07 Oct
Vejer de la Frontera

Why Vejer de la Frontera is a must see destination for Spanish culture enthusiasts

Sat at the zenith of a verdant hillside above the steep gorge of the River Barbate slightly inland from the beautiful shores of the Costa de la Luz – the Coast of Light -, the whitewashed town of Vejer de la Frontera is a sight to behold, before you even reach it.

If you consider yourself a Spanish culture and history enthusiast then we certainly recommend devoting some time to exploring and discovering this old Moorish hilltop town.

What is particularly prominent in Vejer de la Frontera – often referred to simply as Vejer – is that the old part of the town blends almost seamlessly with the new part.

Much of the wall that surrounds the old town has been retained, a feature that augments the authenticity and character of Vejer. As many of Vejer’s streets are too narrow for cars, a lot of the town is void of vehicles and caters solely for pedestrians.

With its ancient wall and winding, narrow, carless streets, it is noticeable from the outset that Vejer de la Frontera is a town that is steeped in history.

Vejer was used by the Phoenicians as a fortress town and later by the Romans. Following five centuries of Moorish rule, in 1218 Vejer was finally captured by King Ferdinand of Castille. Under King Ferdinand’s rule, Vejer became a border town to protect against the Moors and consequently the ‘de la Frontera’ was added to its name.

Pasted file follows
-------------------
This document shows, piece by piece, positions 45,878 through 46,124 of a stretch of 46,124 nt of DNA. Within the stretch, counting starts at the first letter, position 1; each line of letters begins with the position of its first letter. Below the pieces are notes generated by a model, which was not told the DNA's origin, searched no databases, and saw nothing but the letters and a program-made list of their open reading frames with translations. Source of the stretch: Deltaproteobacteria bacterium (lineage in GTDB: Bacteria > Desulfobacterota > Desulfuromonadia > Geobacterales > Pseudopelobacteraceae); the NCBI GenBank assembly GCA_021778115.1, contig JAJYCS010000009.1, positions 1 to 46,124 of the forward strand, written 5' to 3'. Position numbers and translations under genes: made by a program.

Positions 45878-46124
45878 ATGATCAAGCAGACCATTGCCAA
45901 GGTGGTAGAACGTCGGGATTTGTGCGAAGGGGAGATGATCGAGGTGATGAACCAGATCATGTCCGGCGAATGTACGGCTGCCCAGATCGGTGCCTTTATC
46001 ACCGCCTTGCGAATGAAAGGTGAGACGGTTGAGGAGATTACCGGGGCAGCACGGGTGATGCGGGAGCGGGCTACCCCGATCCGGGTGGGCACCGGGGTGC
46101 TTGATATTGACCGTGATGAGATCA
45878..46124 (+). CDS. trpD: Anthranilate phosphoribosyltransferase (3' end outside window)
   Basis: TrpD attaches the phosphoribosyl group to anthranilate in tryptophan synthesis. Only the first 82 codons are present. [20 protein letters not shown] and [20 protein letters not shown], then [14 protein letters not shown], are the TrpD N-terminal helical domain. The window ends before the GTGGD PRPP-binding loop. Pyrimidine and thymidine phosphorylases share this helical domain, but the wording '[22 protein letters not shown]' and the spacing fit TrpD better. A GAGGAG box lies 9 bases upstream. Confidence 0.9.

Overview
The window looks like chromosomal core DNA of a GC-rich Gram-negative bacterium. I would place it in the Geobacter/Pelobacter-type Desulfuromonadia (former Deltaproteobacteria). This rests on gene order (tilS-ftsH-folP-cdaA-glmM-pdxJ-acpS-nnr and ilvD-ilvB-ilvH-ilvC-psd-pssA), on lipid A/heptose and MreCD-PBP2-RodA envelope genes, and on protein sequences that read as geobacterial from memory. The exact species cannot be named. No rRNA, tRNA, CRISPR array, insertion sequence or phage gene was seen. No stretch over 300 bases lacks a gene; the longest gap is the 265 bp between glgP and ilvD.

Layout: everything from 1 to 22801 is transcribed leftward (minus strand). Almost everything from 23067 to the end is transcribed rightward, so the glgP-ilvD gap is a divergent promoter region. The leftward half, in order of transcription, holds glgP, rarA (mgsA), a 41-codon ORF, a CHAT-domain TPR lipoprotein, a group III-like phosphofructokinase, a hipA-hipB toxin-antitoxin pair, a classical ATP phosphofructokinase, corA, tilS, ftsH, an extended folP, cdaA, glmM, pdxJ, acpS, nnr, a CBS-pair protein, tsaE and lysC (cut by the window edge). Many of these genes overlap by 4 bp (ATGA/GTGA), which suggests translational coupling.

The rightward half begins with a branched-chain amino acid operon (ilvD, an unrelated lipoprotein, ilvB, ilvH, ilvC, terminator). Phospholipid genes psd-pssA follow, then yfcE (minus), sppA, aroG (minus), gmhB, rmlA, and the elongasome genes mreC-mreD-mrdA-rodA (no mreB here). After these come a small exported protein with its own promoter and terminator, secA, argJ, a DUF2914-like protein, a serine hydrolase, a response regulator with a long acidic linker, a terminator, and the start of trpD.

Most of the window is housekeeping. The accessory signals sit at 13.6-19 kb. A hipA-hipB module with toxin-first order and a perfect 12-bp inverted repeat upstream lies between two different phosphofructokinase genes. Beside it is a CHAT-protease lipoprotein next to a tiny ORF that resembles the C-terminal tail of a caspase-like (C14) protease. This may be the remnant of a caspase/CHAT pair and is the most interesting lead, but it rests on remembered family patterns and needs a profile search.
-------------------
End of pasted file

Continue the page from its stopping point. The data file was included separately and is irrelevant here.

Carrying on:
There are plenty of historical and cultural attractions on offer in Vejer de la Frontera. One unmissable attraction is the Moorish Castle, which is located in the old quarter. You can reach this classic 11th century castle by an archway which leads into a courtyard.

The Church of El Divino Salvador, which was built on the site where an old mosque once stood, is another must see site of Vejer for Spanish culture enthusiasts. As is the town’s main square, the Plaza de Espana, which is encircled with authentic Spanish cafes, bars and restaurants and shaded by huge palm trees. In the middle of the square is a pretty fountain adorned in traditional ceramic Andalusian frogs, spouting water into the air.

From spending the day meandering along the network of quaint cobbled streets popping into many a bar and boutique you’ll stumble across, to dedicating a day discovering the ancient sites, there is plenty to see and do in the castellated and well-preserved town of Vejer de la Frontera.